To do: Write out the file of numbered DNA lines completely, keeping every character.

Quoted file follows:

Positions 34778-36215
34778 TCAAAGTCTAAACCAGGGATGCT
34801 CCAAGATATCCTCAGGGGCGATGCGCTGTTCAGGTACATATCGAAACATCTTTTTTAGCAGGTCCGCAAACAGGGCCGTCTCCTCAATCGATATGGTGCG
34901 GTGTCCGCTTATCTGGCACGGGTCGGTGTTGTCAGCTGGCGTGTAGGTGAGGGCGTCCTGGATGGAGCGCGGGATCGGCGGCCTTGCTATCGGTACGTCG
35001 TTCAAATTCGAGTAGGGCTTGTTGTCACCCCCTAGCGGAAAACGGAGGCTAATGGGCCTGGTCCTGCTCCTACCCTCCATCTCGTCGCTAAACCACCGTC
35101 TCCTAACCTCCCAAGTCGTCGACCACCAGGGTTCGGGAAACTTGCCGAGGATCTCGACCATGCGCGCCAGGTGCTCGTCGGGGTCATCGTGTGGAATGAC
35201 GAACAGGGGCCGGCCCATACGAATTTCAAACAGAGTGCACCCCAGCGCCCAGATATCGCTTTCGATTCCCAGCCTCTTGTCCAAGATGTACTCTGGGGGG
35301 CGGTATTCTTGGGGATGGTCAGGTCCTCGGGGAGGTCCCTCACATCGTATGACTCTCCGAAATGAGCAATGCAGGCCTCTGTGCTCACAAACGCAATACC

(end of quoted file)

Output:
Positions 34778-36215
34778 TCAAAGTCTAAACCAGGGATGCT
34801 CCAAGATATCCTCAGGGGCGATGCGCTGTTCAGGTACATATCGAAACATCTTTTTTAGCAGGTCCGCAAACAGGGCCGTCTCCTCAATCGATATGGTGCG
34901 GTGTCCGCTTATCTGGCACGGGTCGGTGTTGTCAGCTGGCGTGTAGGTGAGGGCGTCCTGGATGGAGCGCGGGATCGGCGGCCTTGCTATCGGTACGTCG
35001 TTCAAATTCGAGTAGGGCTTGTTGTCACCCCCTAGCGGAAAACGGAGGCTAATGGGCCTGGTCCTGCTCCTACCCTCCATCTCGTCGCTAAACCACCGTC
35101 TCCTAACCTCCCAAGTCGTCGACCACCAGGGTTCGGGAAACTTGCCGAGGATCTCGACCATGCGCGCCAGGTGCTCGTCGGGGTCATCGTGTGGAATGAC
35201 GAACAGGGGCCGGCCCATACGAATTTCAAACAGAGTGCACCCCAGCGCCCAGATATCGCTTTCGATTCCCAGCCTCTTGTCCAAGATGTACTCTGGGGGG
35301 CGGTATTCTTGGGGATGGTCAGGTCCTCGGGGAGGTCCCTCACATCGTATGACTCTCCGAAATGAGCAATGCAGGCCTCTGTGCTCACAAACGCAATACC